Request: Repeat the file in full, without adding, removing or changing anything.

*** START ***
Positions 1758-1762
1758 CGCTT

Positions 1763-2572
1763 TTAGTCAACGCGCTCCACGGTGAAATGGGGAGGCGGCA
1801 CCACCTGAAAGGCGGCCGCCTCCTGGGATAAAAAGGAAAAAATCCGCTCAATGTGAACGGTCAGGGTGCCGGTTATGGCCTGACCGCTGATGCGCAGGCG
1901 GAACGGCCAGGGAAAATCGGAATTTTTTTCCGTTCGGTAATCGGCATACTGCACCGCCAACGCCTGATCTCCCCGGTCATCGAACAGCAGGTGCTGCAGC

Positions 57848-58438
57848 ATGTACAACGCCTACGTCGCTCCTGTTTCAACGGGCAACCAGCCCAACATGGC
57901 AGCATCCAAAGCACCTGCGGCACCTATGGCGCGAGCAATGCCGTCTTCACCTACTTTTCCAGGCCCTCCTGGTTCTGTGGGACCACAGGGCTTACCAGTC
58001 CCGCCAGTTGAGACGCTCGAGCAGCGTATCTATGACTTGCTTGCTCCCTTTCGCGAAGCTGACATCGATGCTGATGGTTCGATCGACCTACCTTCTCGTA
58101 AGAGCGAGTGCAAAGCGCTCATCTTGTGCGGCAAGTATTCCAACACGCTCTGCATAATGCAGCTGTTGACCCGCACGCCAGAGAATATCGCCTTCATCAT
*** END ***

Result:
Positions 1758-1762
1758 CGCTT

Positions 1763-2572
1763 TTAGTCAACGCGCTCCACGGTGAAATGGGGAGGCGGCA
1801 CCACCTGAAAGGCGGCCGCCTCCTGGGATAAAAAGGAAAAAATCCGCTCAATGTGAACGGTCAGGGTGCCGGTTATGGCCTGACCGCTGATGCGCAGGCG
1901 GAACGGCCAGGGAAAATCGGAATTTTTTTCCGTTCGGTAATCGGCATACTGCACCGCCAACGCCTGATCTCCCCGGTCATCGAACAGCAGGTGCTGCAGC

Positions 57848-58438
57848 ATGTACAACGCCTACGTCGCTCCTGTTTCAACGGGCAACCAGCCCAACATGGC
57901 AGCATCCAAAGCACCTGCGGCACCTATGGCGCGAGCAATGCCGTCTTCACCTACTTTTCCAGGCCCTCCTGGTTCTGTGGGACCACAGGGCTTACCAGTC
58001 CCGCCAGTTGAGACGCTCGAGCAGCGTATCTATGACTTGCTTGCTCCCTTTCGCGAAGCTGACATCGATGCTGATGGTTCGATCGACCTACCTTCTCGTA
58101 AGAGCGAGTGCAAAGCGCTCATCTTGTGCGGCAAGTATTCCAACACGCTCTGCATAATGCAGCTGTTGACCCGCACGCCAGAGAATATCGCCTTCATCAT